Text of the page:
<546r>

To the Right Honorable the Earl of Godolphin Lord High Treasurer of great Britain

May it please your Lordship

Since our late Report presented to your Lordship concerning the melting of Tin-Oar in Reverbarating Furnaces in Cornwal by the Patentees, the Deputy Assaymaster of Tin hath cutt off Assay pieces from several Blocks of Tin in Cornwal some of which Blocks were melted in the Furnaces & others in the Blowing houses, & has assayed the pieces in the Tower & found both sorts much of the same goodness. The Agent of the Patentees sent us other Assay pieces cut off from Blocks melted in the Furnaces which were assayed also in the Tower by theDeputy AssayMaster & found of the same goodness with the former. All these Assays being taken from west country Tin, where very little grain Tin is produced, none of them proved to be grain Tin: but the Patentees affirm that since they began to melt the several sorts of Tin apart, that is, in the three last coynages not yet sent to the Tower, a good quantity of their Tin breaks grain.

Some affirm that above one tenth part of all the Tin in Cornwal used heretofor to prove grain Tin, & think that the Furnaces of the Patentees by keeping the Tin too long in fusion evaporates the best parts of it & spoiles the grain Tin & damages the rest. And if this proves true we are humbly of opinion that the Patent is injurious to the Tin affair. But others represent that not above one twentieth part of all the Tin in Cornwall used heretofore to prove grain Tin, & that the Tin is refined from the drossy parts by being kept in fusion & thereby becomes better then before. And the Patentees tell us that their Agent in Cornwall hath by their Order kept a parcel of Tin in fusion in the heat of their furnaces some hours together & found it finer & better Tin after the fusion then before; whereas in their usual way of melting Tin out of the Oar, it continues in fusion but about a quarter of an hour.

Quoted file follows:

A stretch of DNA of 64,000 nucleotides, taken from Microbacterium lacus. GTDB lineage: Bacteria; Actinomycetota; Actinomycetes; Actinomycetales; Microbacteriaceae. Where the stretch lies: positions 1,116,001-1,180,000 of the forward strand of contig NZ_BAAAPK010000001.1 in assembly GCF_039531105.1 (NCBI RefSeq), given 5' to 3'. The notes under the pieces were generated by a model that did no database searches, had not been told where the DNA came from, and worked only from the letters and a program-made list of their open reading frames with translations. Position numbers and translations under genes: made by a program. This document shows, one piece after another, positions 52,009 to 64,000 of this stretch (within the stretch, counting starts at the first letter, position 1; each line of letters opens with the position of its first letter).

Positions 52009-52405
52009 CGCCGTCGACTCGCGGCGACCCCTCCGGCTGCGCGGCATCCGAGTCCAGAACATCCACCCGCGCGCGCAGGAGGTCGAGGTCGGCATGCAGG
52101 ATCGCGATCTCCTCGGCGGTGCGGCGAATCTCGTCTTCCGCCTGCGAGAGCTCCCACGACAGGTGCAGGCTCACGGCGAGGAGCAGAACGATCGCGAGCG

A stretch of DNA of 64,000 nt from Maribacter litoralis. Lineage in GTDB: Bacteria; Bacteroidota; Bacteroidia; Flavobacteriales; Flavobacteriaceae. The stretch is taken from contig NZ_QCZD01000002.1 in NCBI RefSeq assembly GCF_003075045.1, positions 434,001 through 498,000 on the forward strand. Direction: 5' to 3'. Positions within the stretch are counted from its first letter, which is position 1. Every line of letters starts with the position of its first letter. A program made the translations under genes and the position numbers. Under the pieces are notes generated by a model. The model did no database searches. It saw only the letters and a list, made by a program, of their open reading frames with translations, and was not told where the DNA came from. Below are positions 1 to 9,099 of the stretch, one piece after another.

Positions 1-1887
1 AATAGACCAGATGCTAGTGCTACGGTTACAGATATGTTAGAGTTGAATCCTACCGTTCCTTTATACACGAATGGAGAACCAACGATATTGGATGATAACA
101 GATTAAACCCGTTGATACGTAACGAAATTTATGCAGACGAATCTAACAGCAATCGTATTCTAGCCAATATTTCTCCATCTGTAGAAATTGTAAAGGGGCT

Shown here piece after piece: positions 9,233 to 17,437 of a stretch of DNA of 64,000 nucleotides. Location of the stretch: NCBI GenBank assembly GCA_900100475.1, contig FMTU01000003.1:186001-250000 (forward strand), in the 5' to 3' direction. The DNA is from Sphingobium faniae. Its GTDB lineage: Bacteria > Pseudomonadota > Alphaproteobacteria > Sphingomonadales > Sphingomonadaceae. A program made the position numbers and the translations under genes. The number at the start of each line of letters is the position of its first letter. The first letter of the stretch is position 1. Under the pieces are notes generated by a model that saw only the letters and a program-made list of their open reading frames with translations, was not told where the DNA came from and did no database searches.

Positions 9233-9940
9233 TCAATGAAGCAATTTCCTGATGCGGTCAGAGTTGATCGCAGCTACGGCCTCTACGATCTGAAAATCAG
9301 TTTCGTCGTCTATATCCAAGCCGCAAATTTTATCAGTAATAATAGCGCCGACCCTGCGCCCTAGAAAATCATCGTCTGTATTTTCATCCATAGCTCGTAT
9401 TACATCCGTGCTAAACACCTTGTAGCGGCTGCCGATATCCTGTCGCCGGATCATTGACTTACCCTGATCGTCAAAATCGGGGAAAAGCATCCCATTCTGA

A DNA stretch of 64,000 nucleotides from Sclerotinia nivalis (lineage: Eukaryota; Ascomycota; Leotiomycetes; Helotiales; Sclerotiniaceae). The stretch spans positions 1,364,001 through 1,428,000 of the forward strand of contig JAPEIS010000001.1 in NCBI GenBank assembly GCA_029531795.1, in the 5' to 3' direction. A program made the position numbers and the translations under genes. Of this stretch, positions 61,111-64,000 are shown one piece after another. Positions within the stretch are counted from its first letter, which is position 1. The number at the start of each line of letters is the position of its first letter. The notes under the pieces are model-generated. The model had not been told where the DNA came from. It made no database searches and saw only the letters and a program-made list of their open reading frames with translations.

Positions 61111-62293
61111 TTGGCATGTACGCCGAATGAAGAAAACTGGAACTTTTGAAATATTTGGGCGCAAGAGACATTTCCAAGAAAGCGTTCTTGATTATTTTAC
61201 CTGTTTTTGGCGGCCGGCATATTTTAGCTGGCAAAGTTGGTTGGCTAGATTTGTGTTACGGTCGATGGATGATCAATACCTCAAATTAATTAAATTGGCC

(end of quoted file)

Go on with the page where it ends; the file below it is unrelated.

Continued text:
We having no Tin Oar nor Blowing houses & Melting houses to decide this important Question, do therefore humbly propose that your Lordship would please to give Order to the Agents in Cornwal, that this matter be there examined by taking out of the same heap of the black Oar of grain Tin, after it has been washed in the usual manner & made fit to be melted & is well mixed together, two equal parcels, & causing the one to be melted in a Blowing house, the other in a Furnace of the Patentees, & run into Blocks fit for coynage in the usual manner, and that the Deputy Assaymaster & such other sufficient Witnesses as the Agents in Cornwall shall think fit to appoint do see that the whole proceeding in both the melting <546v> house & the blowing house be done in the usual manner, & that the Blocks produced be assayed in their presence by the deputy Assaymaster, & the experiment of melting & assaying be repeated once or oftener if need by, for the greater certainty, & the whole matter reported by the said Agents to your Lordship.

We also humbly propose that a parcel of good grain Tin be kept in fusion, in the presence of the same Witnesses, four or six hours, in that heat of a furnace which is used in melting the Oar, & that at the end of every two hours the molten Tin be well stirred to mixt it eavenly & two assays be taken out of the furnace one immediately before the stirring & another presently after it & that these assays be compared by the Deputy Assaymaster with one another & with an assay-piece cut off from the Tin before fusion, to see whether & how much the Tin grows better or worse by the fusion & stirring: & a distinct Report thereof together with an account of the dross found in the bottom of the furnace by keeping the Tin in fusion some time after the last assay is taken out be sent by the Agents to your Lordship. We also desire that the Agents will please to inform themselves , as well as they can, of the quantity of grain Tin which used heretofore to be made annually in Cornwall in proportion to the other sorts of Tin, & of the quantity, or number of blocks, of grain Tin made the last coynage by the Patentees, & give your Lordship an account thereof.

All which is most humbly submitted to your Lordship great Wisdome

[1] <547r>

[1] Mint Office,
    April 1708.

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